Bernie Ecclestone, who occupies a position analogous to George's as head honcho of the Formula One effort, would probably require no restructuring of his goals to help the series move foward: All that would be needed would be a shrewd business attitude and an ability to bring money and sponsorship to his series.

This is exactly what Bernie has been doing for years, and the presence of a rival championship is unlikely to suddenly obliterate his business sense.

Many people have said that they would regard the pinnacle of motorsport as that with the best drivers; the drivers will follow the money, as they always do, and if F1 has more money then F1 is where the drivers will stay.

The only thing that may have to change in Bernie's business plan would be his attitude to race promoters; rather than raking in millions of dollars from every venue that hosts a Grand Prix, he would need to negotiate a better deal with the promoters to ensure that they do not jump ship to any rival series.

Either that or he will be, at this very moment, negotiating cast-iron, long-term deals with many of F1's more profitable circuits to ensure that no rival series can encroach on his turf.

If the same attitude for business that has made Ecclestone and countless other F1 people millionaires over the last 25 years or so can pull him through the threat of a rival championship—if he can keep the money coming in to F1—then in all likelihood the manufacturers will return, tails between legs, within a few years and ask to participate in F1 again.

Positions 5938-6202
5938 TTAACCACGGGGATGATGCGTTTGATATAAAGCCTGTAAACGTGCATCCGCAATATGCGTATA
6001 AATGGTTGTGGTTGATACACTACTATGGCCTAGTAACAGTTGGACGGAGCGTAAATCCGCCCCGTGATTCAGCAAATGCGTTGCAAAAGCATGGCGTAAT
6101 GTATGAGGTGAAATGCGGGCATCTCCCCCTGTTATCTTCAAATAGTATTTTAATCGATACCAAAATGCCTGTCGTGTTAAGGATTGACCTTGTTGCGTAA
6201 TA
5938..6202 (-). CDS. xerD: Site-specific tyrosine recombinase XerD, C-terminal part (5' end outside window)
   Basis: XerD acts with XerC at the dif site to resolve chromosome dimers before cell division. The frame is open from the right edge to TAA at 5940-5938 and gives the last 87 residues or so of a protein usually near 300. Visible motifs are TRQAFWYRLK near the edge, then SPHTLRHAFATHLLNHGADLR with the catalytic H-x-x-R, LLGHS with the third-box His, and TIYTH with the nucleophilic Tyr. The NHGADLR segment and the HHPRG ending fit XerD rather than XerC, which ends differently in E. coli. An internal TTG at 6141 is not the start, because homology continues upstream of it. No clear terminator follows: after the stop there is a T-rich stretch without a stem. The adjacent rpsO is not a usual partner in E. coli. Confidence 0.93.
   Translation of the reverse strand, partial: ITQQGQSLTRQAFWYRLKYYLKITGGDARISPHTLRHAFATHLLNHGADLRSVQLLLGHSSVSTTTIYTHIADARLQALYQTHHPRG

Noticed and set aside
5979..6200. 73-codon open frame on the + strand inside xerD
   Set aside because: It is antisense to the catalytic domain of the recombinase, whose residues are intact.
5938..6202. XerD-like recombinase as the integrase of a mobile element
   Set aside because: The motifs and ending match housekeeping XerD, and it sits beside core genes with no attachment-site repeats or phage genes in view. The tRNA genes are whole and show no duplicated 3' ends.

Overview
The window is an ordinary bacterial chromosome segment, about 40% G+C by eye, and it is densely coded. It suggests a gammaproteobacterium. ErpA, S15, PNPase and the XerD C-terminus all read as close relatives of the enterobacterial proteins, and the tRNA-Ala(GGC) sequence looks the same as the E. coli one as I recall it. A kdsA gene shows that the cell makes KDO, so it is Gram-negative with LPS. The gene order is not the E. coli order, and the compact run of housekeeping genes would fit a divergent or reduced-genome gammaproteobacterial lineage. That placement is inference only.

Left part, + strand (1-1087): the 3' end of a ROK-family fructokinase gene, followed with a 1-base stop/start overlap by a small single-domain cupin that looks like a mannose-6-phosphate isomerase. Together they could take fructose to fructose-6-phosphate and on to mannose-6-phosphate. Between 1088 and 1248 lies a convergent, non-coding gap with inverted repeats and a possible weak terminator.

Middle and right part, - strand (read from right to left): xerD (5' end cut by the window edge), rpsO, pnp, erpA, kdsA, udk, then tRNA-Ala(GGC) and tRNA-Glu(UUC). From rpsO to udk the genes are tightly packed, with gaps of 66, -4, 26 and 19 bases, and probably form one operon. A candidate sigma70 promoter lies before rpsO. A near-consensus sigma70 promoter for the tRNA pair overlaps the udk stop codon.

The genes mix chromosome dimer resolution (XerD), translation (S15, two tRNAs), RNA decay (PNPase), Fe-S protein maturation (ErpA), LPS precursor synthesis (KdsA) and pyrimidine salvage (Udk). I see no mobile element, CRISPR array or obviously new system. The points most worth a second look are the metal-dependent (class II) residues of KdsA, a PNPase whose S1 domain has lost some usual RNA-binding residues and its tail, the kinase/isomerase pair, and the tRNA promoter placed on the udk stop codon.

They will be welcomed, of course, as their presence is undoubtedly good for business, but they will have learned a valuable lesson.

The whole situation becomes a lot simpler if the teams in question simply walk away from F1 and turn their attention to other categories of motorsport—Ferrari to GT racing, Toyota to Le Mans and so on.

When one considers the fact that the car manufacturers are currently bearing some of the worst fallout from the global recession—and the risk associated with building a new global open-wheel championship from the ground up—this surely seems like the most likely outcome.

If this proves to be the case, then Formula One will carry on as normal: Ferrari, Renault et al won't be there, but significantly they won't be in anything like Formula One either.

Fans complained when refuelling was introduced in 1994. They complained when the qualifying format and points systems were changed in 2003. They complained when the FIA introduced long-life engines and gearboxes, shuffled the tyre rules and chopped and changed aerodynamic regulations on a seemingly annual basis.

And now they are complaining about budget caps. But every year, thousands still turn up at race circuits, with millions more tuning in on television to watch the Formula One World Championship. And however much they complain, Bernie knows that they will continue to watch.

The sport has undergone several radical changes in the past and has never surrendered too many viewers: Indeed, what was more damaging to F1 was the dominance of a single driver and team in the early part of the decade. As long as the racing is good and the names vaguely familiar, Formula One will bounce back from its present low.

In short, Formula One without these teams will live on, but not as we know it.